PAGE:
In a Zoom news conference, union president Kate Shindle and executive director Mary McColl made it clear that conditions for productions to resume have not been met anywhere in the country. They confirmed they were advising their members at this point not to go back to work at any theater that has announced plans to reopen. The schedules for the vast majority of theaters remain sketchy, although a few companies with summer programs, including the Muny in St. Louis and Barrington Stage in western Massachusetts, have disclosed tentative plans to reopen in July and August, respectively.
“We believe when we reopen we have one opportunity to get it right,” McColl said.
Michaels — an epidemiologist who was an assistant secretary of labor in the Obama administration and is now a professor at George Washington University’s Milken Institute of Public Health — noted the singularity of health and safety obstacles faced by live venues.
“Our understanding of our primary tools to reduce exposure — they’re challenging in some situations and impossible in others,” he said.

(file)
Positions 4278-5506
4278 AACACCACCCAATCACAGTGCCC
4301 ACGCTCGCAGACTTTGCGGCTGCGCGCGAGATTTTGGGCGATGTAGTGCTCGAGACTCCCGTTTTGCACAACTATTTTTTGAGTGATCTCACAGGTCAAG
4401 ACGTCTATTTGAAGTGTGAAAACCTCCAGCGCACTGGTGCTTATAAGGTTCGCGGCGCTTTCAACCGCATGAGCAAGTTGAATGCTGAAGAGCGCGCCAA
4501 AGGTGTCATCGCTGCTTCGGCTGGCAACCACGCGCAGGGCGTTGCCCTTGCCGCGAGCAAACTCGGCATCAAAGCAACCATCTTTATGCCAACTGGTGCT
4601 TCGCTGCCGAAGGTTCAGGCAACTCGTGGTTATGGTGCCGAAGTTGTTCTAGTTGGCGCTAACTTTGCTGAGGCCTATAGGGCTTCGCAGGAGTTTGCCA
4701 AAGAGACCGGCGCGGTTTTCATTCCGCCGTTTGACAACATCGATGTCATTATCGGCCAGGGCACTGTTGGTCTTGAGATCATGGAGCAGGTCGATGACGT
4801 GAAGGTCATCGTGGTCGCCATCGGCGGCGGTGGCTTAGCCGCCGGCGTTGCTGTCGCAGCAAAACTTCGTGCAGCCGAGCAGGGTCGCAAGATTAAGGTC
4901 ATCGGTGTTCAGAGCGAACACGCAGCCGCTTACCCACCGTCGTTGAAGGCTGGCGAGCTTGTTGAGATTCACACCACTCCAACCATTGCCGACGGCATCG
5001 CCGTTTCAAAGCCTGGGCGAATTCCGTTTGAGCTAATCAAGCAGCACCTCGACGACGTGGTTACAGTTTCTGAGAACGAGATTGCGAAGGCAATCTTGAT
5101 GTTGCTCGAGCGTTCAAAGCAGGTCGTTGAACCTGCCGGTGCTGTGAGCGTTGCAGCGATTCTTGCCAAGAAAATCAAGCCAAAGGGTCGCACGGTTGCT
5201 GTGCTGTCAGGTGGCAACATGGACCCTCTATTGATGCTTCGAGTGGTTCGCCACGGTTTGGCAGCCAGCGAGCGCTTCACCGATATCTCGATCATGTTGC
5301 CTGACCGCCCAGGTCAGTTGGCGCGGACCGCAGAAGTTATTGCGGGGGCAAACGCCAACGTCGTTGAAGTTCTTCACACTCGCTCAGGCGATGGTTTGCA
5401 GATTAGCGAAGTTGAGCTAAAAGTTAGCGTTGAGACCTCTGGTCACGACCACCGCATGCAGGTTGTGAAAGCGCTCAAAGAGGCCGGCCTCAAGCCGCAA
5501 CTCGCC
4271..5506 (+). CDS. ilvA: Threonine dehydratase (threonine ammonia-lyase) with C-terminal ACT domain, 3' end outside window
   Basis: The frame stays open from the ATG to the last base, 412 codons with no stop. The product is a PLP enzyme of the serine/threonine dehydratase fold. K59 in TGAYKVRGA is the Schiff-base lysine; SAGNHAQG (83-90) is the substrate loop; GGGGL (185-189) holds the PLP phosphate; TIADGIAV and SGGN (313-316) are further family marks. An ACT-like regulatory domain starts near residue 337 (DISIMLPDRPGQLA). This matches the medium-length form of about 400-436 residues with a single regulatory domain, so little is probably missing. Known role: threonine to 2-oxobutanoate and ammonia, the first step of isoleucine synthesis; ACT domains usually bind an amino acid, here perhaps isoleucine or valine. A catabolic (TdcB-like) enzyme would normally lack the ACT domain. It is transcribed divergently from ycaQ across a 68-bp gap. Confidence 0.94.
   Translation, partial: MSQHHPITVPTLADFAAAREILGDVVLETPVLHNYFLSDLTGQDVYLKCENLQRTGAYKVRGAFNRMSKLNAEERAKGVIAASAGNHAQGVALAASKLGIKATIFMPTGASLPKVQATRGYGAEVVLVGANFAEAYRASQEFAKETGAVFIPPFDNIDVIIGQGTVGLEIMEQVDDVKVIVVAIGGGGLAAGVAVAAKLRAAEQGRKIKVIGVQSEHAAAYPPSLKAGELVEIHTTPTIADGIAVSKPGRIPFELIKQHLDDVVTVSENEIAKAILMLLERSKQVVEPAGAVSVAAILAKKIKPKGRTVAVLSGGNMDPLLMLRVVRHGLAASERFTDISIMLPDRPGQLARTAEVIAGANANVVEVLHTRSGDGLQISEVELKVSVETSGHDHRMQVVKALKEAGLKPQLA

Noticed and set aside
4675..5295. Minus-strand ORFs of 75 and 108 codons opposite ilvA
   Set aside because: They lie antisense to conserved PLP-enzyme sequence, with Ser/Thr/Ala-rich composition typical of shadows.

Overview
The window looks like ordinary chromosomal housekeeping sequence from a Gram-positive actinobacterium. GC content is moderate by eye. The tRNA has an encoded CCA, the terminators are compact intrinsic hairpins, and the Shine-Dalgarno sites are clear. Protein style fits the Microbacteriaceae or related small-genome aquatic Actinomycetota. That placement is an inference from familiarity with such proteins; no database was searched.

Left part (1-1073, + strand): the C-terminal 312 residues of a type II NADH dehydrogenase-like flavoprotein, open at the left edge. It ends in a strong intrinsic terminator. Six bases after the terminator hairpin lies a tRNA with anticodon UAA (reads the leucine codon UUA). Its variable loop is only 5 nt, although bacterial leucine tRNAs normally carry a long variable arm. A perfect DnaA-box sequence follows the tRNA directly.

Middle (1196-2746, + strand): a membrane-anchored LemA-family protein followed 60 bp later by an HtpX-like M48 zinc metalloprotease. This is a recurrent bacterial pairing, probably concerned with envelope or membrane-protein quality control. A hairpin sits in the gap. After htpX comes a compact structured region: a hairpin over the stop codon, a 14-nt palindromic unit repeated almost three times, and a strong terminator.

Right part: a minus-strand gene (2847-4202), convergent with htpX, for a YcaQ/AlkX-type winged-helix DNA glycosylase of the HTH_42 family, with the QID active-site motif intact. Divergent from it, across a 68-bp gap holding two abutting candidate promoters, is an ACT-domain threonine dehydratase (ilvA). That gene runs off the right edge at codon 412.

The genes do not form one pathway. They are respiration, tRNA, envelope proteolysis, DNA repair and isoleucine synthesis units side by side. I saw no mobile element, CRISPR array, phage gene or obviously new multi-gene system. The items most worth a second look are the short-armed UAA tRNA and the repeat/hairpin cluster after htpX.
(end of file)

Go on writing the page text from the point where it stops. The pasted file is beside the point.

Because of the many challenges that close physical contact presents to actors and other stage personnel, Michaels stressed that no single approach to ameliorating the threat would guarantee safe conditions. He likened the proposed remedies to slices of Swiss cheese placed one on top of another, with each layer covering up some of the holes in the slices below.
The release of the core principles — which the union said it will pass on to theaters and producers, as well as to its members — underscored some of the unique and urgent issues affecting workers in the arts and entertainment industry. The public unveiling grew partly out of a concern that much of the attention about guaranteeing safety in theaters was being directed at audience members.
As McColl pointed out, performers “have unique problems from other workplaces” that exacerbate airborne transmission of the coronavirus, believed to be the main method of its spread. They take jobs, for instance, that require them to sing, to “talk loudly in enclosed spaces,” and to be in close contact onstage and backstage.
Still, the guidelines are fairly general, and a mechanism for how they might be applied remains unclear.
Equity’s requirement that the “epidemic must be under control” before a theater reopens, for example, stipulates there must be “few if any new cases in the area.” In a city as complex as New York or Chicago, that standard could be unmet for many months, if not years — or until a vaccine is widely available.
Even theaters that are testing the waters for a quick reopening are hedging their bets. The more than century-old Muny, an 11,000-seat outdoor amphitheater, has plans to begin performances of “Chicago” on July 20. On its website, though, it cautions it will push the summer season back to 2021 “if by June 8 conditions for a July 20 start have not been deemed safe and positive.”